A resident of downtown Reykjavík, Þorsteinn Björnsson, took to Facebook yesterday to share his experience of coming across two tourists using Hallargarður park as a public toilet. They had parked their camper vehicle close by and intended to overnight there, Vísir reports. Police confirm that there has been a substantial increase in the presence of such vehicles in the city centre.
“I was on my way home around two in the morning on Saturday night and decided to walk through Hallargarður Park (located right by “The Pond” in central Reykjavík). There I encounter two tourists, a middle-aged couple, doing their business right in the middle of this respectable park. I was going to call the police but didn’t have my phone on me,” Þorsteinn writes. The man was in the middle of things behind a bush, just as Þorsteinn approached.
“I got a little angry because this sort of thing has been a topic of discussion lately. Especially because they were driving around in a so-called camper vehicle which they had parked on the corner of Skothúsvegur and Fjólugata and intended to overnight there,” he continued. Himself a resident of downtown Reykjavík, not far from Hallargarður park, Þorsteinn knows that people using public spaces as lavatories is becoming more and more of a problem. “When I lectured them about it, they were a little frightened and apologised by saying that there are no toilets around, forcing them to use the park as a toilet.”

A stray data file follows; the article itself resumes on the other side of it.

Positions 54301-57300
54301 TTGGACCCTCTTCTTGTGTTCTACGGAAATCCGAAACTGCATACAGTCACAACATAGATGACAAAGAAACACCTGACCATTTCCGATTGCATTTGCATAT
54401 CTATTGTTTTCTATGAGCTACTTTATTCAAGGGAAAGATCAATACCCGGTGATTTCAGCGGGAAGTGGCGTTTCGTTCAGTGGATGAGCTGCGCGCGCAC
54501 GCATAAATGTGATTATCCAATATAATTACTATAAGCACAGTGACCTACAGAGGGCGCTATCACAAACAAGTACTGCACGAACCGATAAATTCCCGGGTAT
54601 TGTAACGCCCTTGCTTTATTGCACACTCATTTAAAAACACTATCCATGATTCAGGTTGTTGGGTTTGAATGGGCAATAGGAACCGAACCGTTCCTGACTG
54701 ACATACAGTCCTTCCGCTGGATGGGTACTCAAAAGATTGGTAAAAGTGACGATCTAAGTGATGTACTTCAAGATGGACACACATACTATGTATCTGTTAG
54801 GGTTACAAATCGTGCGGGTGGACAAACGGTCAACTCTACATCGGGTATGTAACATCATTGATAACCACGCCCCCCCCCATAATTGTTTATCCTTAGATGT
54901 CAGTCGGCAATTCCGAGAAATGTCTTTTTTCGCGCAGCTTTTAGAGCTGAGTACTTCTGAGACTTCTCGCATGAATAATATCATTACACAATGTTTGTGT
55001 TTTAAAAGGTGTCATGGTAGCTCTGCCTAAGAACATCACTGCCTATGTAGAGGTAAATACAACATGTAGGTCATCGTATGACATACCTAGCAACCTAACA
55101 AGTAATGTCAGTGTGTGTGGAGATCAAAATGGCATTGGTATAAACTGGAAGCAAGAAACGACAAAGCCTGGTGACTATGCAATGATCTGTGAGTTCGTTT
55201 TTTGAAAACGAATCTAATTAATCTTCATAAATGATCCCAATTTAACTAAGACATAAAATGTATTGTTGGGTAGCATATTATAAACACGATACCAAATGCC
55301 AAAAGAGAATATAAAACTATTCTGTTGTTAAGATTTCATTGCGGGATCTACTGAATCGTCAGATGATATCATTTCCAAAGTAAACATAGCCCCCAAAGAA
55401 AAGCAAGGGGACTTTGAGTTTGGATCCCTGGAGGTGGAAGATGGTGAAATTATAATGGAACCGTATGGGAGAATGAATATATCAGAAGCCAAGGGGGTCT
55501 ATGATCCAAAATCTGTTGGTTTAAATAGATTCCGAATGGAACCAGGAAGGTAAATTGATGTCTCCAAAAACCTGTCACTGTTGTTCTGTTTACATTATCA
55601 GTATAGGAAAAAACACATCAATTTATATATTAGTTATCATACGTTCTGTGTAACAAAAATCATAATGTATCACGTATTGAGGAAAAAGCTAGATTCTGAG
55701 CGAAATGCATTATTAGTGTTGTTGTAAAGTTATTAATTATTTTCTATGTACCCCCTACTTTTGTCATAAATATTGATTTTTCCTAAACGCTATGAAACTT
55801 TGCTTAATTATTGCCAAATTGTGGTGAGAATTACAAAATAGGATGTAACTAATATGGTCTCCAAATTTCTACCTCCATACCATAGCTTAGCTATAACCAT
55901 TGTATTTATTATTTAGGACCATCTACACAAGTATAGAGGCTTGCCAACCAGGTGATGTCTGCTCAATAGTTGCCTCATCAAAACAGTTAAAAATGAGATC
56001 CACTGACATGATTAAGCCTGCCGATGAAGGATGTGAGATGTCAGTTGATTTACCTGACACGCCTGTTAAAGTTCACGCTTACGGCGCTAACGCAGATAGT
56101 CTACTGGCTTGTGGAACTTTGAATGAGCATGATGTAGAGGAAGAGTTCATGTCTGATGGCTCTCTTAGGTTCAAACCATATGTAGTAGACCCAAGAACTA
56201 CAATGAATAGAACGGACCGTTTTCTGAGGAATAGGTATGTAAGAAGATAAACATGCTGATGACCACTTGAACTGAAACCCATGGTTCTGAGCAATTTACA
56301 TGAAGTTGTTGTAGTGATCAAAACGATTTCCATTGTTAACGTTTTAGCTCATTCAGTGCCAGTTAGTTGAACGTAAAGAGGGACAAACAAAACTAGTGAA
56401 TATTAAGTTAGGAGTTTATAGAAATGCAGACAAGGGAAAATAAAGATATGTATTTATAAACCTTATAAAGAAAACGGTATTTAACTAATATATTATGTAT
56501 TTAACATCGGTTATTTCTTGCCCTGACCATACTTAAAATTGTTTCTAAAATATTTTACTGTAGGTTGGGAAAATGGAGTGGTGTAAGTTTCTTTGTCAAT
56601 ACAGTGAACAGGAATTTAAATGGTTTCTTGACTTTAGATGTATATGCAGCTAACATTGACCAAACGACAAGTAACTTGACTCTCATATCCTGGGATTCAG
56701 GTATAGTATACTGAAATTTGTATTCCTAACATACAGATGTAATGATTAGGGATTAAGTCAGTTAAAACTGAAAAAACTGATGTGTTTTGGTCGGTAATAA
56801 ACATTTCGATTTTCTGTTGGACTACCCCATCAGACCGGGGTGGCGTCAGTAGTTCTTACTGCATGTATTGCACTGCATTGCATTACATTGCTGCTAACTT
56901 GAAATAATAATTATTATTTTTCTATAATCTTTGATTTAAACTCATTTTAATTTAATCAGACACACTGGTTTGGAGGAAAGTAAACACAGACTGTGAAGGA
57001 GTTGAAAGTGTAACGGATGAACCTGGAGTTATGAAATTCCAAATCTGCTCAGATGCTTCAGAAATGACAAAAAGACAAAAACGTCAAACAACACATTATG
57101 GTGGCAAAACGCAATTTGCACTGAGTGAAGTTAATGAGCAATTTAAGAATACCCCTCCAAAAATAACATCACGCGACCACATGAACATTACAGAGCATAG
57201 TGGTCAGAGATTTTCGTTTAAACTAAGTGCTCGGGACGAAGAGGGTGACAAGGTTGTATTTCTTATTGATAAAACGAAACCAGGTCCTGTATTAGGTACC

Þorsteinn believes something has to be done about the matter, both with regards to increased public toilet access and the ever-growing presence of toilet-less camper vehicles as a lodging option parked around the city.
Sigurbjörn Jónsson, the main officer on duty at the Reykjavik Metropolitan Police, told Vísir that even though he was not aware of this particular incident, police are aware of the issue more generally. Legally speaking, such vehicles ought to be parked at camping sites and police do investigate reports of them outside of those areas. Asked whether police intend on combatting the issue of uncleanliness of this sort, Sigurbjörn said, “we don’t specifically monitor where people do their business.”